With only a few exceptions (such as sharing an API or DSL and thus introducing backwards/forwards compatibility issues) it is no more expensive to introduce the abstraction later than it is to introduce it today.
It is easy to introduce overly restrictive abstractions (where you'll need to later work around them) or overly general abstractions (where you'll have difficulty reasoning about or optimizing the resulting program). By delaying abstraction, you can gain a better idea of what you need.
Developers historically have a difficult time grasping simple, powerful abstractions (such as monads, applicatives, monad transformers, arrows, rings, semigroups, monoids, fields) before they, personally, have used multiple examples and seen how the operations and principles broadly apply. There is often an EurekaMoment. In a long-lived project, you cannot assume that maintenance developers will grok abstractions that are much higher level than normally offered by the language and existing standards.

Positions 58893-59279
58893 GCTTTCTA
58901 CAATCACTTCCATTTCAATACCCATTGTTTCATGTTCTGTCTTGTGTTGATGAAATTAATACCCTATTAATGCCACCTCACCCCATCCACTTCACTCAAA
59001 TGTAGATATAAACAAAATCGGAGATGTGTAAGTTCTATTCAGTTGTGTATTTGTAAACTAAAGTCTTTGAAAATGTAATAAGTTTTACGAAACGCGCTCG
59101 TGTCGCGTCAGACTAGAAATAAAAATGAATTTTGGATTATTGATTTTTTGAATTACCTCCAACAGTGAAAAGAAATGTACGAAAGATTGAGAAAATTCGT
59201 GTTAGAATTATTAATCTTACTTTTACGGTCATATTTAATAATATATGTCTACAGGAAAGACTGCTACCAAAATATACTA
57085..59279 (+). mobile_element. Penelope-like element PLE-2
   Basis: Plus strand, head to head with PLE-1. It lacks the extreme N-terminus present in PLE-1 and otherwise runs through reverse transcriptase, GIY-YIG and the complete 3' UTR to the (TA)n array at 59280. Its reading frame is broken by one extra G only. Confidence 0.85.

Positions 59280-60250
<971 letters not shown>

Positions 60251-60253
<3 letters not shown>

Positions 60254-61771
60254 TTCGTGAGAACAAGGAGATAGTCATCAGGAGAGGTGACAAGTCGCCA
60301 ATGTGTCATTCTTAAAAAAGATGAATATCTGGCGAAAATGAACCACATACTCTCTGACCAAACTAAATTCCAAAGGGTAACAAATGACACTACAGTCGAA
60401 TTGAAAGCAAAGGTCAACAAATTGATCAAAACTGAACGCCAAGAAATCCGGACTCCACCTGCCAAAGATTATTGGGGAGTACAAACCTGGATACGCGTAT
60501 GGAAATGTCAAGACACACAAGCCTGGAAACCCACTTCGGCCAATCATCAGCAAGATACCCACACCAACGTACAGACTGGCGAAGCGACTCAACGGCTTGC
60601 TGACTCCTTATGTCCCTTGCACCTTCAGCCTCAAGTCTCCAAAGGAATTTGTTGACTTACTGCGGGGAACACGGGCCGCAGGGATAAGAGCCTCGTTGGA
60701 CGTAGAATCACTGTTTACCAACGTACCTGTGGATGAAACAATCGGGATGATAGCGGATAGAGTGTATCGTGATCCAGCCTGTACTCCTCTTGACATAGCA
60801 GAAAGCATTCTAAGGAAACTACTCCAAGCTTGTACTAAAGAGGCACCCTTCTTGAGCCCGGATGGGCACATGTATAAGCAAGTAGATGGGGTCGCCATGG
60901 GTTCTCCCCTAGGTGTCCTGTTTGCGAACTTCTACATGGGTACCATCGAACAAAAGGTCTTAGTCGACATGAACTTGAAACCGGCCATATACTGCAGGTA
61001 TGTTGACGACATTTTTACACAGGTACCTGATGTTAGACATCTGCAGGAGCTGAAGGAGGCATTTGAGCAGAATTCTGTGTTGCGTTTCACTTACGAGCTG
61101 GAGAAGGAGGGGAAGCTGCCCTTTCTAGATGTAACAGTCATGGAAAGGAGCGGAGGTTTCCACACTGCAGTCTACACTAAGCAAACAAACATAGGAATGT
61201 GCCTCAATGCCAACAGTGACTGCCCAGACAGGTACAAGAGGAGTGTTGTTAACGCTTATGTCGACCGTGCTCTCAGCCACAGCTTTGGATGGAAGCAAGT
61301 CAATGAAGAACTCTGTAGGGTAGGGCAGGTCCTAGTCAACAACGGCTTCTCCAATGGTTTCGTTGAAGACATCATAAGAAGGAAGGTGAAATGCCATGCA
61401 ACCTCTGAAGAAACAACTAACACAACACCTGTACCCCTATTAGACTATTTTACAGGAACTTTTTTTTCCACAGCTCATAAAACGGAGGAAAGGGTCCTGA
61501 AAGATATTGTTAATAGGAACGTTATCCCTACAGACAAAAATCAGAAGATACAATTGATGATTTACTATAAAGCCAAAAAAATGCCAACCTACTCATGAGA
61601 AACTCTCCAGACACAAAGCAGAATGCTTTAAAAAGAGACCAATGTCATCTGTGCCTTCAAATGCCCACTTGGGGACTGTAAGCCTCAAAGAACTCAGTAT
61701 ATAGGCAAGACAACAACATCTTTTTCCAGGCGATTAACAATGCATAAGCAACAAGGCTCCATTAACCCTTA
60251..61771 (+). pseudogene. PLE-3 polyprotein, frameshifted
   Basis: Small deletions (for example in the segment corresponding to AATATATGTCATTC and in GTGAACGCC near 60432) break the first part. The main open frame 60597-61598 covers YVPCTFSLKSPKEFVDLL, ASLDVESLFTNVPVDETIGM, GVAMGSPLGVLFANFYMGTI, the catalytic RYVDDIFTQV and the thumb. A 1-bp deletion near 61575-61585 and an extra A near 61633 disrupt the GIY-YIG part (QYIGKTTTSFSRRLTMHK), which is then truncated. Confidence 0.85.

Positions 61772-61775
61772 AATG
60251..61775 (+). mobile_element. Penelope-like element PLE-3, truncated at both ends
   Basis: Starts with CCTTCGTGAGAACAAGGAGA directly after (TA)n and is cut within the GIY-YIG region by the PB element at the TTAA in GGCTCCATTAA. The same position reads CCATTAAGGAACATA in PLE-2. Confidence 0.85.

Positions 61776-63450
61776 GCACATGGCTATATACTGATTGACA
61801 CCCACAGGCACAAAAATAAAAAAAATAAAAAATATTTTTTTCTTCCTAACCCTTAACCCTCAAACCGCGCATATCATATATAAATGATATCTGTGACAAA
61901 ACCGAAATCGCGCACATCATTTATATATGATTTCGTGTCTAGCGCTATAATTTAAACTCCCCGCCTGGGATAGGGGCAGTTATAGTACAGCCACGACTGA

Not all languages are abstraction friendly. Many will make you pay through the nose (in terms of time or space) for each abstraction as a LayerOfIndirection. Many languages fail to adequately support developers in identifying and specializing instances based on context or type.
Parametric abstraction often introduces syntactic overheads that a more concrete implementation might lack. Developers rarely wish to deal with these overheads unless they're getting something out of them, which means having at least two instances.